Computer assisted telephone interviewing was used. Interviews were only conducted with adults 18 years and older. Interviewers called telephone numbers up to 10 different times in order to increase the probability of obtaining a valid respondent. The questions on volunteering were part of a larger data collection effort. The entire interview lasted from 20 to 40 minutes.
During the interview, individuals were asked to indicate usage of parks and recreation/cultural facilities and their participation in recreation programs within the past year. The volunteer questions addressed willingness to volunteer, motivations for volunteering, the type of volunteer experience desired, and barriers to becoming a volunteer. In addition, demographic information was collected on all respondents including gender, age, ethnicity, number of individuals in the household and annual household income.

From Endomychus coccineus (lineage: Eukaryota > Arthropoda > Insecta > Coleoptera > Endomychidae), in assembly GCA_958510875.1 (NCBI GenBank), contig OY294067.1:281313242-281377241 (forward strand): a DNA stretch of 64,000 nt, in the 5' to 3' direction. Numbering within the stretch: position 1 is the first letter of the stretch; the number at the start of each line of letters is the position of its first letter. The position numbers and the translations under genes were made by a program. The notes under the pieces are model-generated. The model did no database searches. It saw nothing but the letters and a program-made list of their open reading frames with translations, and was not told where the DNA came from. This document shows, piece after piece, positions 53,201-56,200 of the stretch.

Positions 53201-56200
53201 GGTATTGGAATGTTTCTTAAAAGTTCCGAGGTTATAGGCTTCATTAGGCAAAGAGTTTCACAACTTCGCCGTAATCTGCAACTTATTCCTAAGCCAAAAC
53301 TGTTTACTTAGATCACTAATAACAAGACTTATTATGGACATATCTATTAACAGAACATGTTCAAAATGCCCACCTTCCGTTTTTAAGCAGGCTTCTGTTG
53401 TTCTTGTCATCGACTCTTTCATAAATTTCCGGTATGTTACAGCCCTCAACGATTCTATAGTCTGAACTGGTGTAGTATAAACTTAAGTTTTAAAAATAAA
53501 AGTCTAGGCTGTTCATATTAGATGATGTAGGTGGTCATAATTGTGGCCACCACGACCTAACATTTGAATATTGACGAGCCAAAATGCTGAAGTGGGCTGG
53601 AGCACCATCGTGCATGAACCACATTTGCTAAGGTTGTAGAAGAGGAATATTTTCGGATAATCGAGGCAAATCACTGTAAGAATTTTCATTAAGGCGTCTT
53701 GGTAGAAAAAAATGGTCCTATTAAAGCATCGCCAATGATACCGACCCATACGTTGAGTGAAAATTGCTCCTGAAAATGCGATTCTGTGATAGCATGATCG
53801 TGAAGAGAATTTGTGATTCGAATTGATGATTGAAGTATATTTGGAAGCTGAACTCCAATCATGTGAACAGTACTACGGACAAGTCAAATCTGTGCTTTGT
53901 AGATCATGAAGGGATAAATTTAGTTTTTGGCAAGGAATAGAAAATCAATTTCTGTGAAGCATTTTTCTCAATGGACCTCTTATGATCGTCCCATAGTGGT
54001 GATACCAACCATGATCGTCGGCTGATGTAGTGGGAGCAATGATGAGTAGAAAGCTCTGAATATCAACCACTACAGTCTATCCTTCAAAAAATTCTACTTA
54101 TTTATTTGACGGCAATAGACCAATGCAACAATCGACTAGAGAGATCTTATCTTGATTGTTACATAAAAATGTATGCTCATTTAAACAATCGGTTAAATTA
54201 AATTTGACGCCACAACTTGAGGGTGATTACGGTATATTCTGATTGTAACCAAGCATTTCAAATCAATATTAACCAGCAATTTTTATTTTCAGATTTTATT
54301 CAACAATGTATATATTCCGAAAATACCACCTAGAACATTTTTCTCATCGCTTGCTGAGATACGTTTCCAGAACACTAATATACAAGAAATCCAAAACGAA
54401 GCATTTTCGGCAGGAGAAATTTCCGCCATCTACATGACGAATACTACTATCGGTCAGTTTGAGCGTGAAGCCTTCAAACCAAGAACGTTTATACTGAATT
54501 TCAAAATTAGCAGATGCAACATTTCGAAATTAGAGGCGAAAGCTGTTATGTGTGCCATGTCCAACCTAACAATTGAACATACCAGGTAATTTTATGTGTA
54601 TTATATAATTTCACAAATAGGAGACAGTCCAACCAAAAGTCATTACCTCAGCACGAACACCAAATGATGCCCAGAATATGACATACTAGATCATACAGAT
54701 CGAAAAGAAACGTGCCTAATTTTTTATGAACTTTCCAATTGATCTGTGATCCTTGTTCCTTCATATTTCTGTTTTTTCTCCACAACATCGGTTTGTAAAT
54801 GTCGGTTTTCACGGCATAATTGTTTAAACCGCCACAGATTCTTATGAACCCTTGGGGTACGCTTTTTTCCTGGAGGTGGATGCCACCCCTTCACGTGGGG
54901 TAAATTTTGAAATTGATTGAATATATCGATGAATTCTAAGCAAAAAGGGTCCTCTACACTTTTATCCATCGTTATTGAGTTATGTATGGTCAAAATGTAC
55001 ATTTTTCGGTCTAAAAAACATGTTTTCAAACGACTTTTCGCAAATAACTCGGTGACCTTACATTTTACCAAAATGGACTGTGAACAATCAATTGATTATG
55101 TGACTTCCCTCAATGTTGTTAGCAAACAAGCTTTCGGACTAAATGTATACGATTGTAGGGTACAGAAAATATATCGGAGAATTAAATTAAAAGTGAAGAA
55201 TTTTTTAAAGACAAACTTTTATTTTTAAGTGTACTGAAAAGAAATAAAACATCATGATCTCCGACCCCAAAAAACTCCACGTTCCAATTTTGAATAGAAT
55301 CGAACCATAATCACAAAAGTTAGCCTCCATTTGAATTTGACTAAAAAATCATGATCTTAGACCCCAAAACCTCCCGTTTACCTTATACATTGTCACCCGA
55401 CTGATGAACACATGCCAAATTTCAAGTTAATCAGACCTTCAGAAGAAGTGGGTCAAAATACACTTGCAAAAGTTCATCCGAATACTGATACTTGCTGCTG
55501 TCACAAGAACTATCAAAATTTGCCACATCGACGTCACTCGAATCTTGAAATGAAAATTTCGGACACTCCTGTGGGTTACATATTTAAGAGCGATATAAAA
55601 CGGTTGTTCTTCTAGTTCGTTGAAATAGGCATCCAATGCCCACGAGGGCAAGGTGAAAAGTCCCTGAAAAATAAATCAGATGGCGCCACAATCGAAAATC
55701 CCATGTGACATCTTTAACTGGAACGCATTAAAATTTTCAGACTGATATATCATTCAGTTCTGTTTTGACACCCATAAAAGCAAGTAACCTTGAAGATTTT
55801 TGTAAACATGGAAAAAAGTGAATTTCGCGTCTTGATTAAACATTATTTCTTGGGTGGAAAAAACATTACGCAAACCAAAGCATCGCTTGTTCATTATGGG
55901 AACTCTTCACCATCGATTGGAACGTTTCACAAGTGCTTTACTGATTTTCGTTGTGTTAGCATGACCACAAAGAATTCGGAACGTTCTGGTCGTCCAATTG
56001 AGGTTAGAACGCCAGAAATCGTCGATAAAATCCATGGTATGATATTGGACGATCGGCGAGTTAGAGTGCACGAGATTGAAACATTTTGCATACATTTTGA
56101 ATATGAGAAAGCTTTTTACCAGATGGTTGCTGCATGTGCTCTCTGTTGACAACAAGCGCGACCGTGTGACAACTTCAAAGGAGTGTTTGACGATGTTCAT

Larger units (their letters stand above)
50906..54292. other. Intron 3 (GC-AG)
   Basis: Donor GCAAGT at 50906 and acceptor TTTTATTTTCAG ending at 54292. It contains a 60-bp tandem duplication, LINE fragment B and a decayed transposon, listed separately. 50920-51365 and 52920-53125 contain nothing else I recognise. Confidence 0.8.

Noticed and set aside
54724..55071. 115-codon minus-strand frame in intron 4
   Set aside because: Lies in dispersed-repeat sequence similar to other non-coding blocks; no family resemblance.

A total of 6,159 different telephone numbers were dialed. Of this total, 4,102 telephone numbers were ineligible due to variety of reasons (e.g., fax number, no answer, out of service). Out of the remaining 2,057 telephone numbers, 640 (31%) individuals agreed to participate in the study and completed the interview. Respondents were asked if they were willing to volunteer for the local parks and recreation agency identified in the study. Of the total sample of 640 adults, 230 individuals (36%) indicated an interest in volunteering. The demographic information regarding those interested in volunteering included 41% male and 59% female. The median age was 37; the median number of household members was 3; and the median income was $25,000 - $50,000. The ethnicity of the respondents interested in volunteering was as follows: Caucasian (68%), African American (15%), Hispanic (10%), and Asian (4%). The ethnic percentage of individuals interested in volunteering is proportional to the ethnic makeup of the broader community. Five research questions were addressed in this study.